A twilight prescribed fire rejuvenates Morgan Coulee Prairie State Natural Area
Morgan Coulee Prairie State Natural Area
Notable: Fire, whether naturallyoccurring or intentionally set by Native Americans, acted with other forces to shape and sustain Wisconsinís original landscapes. Prairie, oak savanna, barrens, and other grass-dominated plant communities – and the species that live in them – evolved with and rely on periodic fire to remain ecologically healthy. With settlement of the state came fire suppression, resulting in the loss of these communities and their component plants and animals as they succeeded to dense forest. Today, natural area managers reintroduce prescribed fire into fire-dependent landscapes to restore and maintain Wisconsinís biological diversity. Such is the case at Morgan Coulee Prairie State Natural Area, situated on a steep, southfacing bluff overlooking a narrow coulee opening into the Rush River Valley. The expanse of dry prairie is interrupted by small islands of opengrown oaks and limestone outcrops encrusted with lichens. Big and little bluestem, side-oats grama, needle grass and prairie drop-seed dominate the grassland. Prairie flowers and animals such as eastern bluebird, prairie smoke, blazing-star, plains larkspur, Reakertís blue butterfly and the state-threatened prairie thistle bring color to the 54-acre natural area throughout the growing season. Fire is applied every few years in the early spring to keep unwanted woody vegetation at bay and to encourage plant flowering and seed set.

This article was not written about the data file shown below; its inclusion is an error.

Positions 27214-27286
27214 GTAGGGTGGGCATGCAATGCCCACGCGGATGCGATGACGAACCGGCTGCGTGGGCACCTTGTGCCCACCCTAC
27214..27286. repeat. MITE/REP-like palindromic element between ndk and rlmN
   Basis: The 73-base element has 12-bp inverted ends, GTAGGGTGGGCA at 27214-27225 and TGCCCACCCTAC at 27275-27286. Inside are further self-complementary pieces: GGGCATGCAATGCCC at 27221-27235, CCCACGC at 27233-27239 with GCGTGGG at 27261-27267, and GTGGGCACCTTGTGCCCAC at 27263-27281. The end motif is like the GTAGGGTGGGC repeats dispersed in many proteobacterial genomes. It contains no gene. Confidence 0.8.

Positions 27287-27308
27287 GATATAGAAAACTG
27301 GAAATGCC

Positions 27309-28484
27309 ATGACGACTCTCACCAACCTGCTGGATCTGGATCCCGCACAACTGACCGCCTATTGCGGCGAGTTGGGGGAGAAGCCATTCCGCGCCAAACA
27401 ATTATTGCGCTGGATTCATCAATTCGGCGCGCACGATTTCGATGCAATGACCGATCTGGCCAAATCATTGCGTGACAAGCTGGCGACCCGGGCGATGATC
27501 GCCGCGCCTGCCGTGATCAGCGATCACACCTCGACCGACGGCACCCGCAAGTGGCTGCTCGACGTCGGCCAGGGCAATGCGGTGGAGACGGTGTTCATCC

How to get there: From the intersection of Highway 35 and 385th Street (East River Road) on the west end of Maiden Rock (Pierce Co.), go north on 385th St. 3.4 miles, then east on 200th Avenue (Morgan Road) 0.2 miles to the southwest corner of the site. Park along the road and walk north up the slope. Visit dnr.wi.gov and search ďMorgan Coulee PrairieĒ for a map and more information.